IMPALA – Aepyceros melampus melampus - *ROOIBOK*

Photographic Prints

Size:
Finish:
$6.60
Get this by Dec 24

Shipping to

business days (Express)
business days (Standard)
Magriet Meintjes

TOLWE, South Africa

  • Product
    Info
  • Reviews
  • Available
    Products
    28
  • Artist
    Notes
  • Comments 70

Sizing Information

Small 11.6" x 8.0"
Medium 17.3" x 12.0"
Large 23.1" x 16.0"
X large 28.9" x 20.0"

Features

  • Superior quality silver halide prints
  • Archival quality Kodak Endura paper
  • Lustre: Professional photo paper with a fine grain pebble texture
  • Metallic: Glossy finish and metallic appearance to create images with exceptional visual interest and depth

Reviews

Artist's Description

Featured in
Art Universe
Images of Endearment
Closeups in Nature
Art by Bubble Hosts
Welcome to the Jungle
300 + Go Long


Captured Location: The Kruger National Park, SOUTH AFRICA

Nikon D50
RAW (12-bit)
Lens: 70-300mm F/4-5.6 D
Digital Vari-Program: Sports
Metering Mode: Multi-Pattern
1/640 sec – F/5
Exposure Comp.: 0 EV
Sensitivity: ISO 200

IMPALA – Aepyceros melampus melampus – ROOIBOK

The lighter but not the smaller of the two sub-species, more richly coloured and by far the most common antelope in the sub-region.
In common with the black-faced impala is the presence on the lower back legs of the distinctive, conspicuous, oval tufts of black hair, like socks, overlaying metatarsal glands in the skin. On the stern of the males is a small bare glandular patch which secretes an oily substance. Only males have horns, lyrate in shape, maximum length about 80cm.
Form large breeding herds of up to 100, or even in exceptional cases up to 200, but more usually up to 20. These consist of young, females and sub-adult males, watchfully aloof from the herd. Potentially dominant males form juvenile and young adult bachelor herds, which generally keep away from the breeding herd. At times of rut the bachelor adults become restless, often leaving the heard to form their own breeding herd. With much roaring and aggression they may disrupt a breeding herd, for possession of which they challenge and fight the dominant males.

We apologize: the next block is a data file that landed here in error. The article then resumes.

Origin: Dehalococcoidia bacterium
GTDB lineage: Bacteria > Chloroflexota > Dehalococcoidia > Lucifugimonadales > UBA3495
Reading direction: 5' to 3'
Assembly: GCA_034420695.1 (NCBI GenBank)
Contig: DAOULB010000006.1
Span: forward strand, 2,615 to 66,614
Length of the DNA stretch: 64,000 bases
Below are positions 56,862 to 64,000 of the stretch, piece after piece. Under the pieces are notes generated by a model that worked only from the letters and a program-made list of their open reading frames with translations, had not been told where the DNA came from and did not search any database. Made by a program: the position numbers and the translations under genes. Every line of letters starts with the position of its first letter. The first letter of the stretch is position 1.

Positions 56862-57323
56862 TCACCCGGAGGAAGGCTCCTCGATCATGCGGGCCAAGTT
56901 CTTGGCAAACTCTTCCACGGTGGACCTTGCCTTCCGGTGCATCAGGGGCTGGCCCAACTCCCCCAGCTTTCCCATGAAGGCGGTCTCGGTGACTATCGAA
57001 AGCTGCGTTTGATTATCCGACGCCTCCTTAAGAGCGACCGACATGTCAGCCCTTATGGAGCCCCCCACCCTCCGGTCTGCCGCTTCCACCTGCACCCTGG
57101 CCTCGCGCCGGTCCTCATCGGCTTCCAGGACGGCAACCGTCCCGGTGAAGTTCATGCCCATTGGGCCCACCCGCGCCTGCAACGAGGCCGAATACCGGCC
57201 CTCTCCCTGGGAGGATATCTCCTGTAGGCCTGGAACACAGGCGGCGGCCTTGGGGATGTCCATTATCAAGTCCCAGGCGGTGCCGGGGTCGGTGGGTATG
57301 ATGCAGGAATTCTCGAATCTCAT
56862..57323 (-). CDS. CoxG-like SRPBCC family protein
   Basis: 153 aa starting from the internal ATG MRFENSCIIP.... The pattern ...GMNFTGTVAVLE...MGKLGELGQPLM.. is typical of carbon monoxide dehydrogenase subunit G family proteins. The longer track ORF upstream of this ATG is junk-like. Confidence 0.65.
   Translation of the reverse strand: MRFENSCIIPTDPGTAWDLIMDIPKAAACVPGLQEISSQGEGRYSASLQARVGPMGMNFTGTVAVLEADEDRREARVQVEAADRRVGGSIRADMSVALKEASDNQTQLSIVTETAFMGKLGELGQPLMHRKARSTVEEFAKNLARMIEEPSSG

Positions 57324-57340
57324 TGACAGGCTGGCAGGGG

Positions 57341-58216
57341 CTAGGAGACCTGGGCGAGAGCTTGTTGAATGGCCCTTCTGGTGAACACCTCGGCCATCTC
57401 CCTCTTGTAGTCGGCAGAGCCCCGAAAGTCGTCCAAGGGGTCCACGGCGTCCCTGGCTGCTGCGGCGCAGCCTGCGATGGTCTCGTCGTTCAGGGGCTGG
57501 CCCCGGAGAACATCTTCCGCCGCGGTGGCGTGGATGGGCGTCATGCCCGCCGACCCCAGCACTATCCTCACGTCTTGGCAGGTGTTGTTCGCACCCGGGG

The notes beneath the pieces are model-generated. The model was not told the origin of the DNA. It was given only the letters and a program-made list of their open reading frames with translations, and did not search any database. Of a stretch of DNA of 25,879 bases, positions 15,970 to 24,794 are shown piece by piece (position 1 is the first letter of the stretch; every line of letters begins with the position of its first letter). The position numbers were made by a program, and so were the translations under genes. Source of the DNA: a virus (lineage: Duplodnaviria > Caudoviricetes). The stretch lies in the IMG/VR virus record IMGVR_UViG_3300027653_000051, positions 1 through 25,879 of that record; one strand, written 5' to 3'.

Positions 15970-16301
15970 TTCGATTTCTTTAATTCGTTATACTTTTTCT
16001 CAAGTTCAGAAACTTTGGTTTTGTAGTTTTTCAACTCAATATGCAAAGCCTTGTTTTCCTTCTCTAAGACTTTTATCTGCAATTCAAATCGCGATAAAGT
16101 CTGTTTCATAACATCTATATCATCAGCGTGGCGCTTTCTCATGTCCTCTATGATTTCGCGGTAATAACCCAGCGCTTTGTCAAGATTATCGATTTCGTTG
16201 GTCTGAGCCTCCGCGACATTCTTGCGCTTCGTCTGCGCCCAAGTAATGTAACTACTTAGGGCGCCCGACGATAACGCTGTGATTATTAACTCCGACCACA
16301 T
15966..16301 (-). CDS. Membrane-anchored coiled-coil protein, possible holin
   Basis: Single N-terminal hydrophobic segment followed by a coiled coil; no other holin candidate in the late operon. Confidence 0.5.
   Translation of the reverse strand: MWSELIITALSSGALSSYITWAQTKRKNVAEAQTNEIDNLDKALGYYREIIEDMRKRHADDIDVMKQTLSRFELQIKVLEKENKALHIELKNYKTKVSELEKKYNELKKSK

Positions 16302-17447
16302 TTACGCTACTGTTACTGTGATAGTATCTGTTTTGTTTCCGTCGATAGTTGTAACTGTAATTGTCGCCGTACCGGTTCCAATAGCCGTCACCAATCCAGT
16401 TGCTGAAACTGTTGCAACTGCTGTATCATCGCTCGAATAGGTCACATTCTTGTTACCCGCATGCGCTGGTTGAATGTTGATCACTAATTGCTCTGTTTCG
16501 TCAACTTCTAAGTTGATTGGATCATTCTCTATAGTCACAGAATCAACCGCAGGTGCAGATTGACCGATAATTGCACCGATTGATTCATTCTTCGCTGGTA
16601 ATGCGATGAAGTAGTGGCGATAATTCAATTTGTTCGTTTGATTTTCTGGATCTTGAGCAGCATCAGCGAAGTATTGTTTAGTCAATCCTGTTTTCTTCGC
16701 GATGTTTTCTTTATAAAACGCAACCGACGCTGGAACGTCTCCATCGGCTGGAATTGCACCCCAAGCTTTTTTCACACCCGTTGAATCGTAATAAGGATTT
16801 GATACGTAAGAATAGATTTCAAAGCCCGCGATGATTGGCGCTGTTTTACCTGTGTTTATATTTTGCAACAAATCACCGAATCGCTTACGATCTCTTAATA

They are diurnal animals, but the dominant male will graze little in die day, preferring to stay alert and grazing mainly at night. Their voice is a harsh warning barking snort, bellowing and grunting in rut and a soft bleating by the calves in contact with the mother, or louder when lost.
Impala are the major food component of the larger predators where they occur mutually, such as lion, leopard, cheetah, hunting dog, spotted hyaena and the crocodile. Young are taken by the larger eagles, pythons and jackals. The females bear a single calf in isolation from the herd in thick bush or tall grass and eat the afterbirth. The whole crop of births takes place together. Young are hidden for a day or two and are usually able to join the herd with their mother 24 hours after birth; otherwise they are kept hidden for a few days. Remain with the herd about 15 months, after which the males are driven out to join the bachelor groups.
Food Browse and graze; in dry season tend to congregate in greener riverine areas. Eat tender tip twigs and leaves of shrubs and trees, favouring acacias. Depend upon availability of water and the presence of a herd is usually evidence of nearby water.

Artwork Comments

  • jeanlphotos
  • Larry Trupp
  • Magriet Meintjes
  • Elizabeth Kendall
  • Magriet Meintjes
  • CarlaSophia
  • Magriet Meintjes
  • Dawn B Davies-McIninch
  • Magriet Meintjes
  • © Kira Bodensted
  • Magriet Meintjes
  • David Clarke
  • Macky
  • Magriet Meintjes
  • Konstantinos Arvanitopoulos
  • Audrey Clarke
  • Magriet Meintjes
desktop tablet-landscape content-width tablet-portrait workstream-4-across phone-landscape phone-portrait
desktop tablet-landscape content-width tablet-portrait workstream-4-across phone-landscape phone-portrait

10%off for joining

the Redbubble mailing list

Receive exclusive deals and awesome artist news and content right to your inbox. Free for your convenience.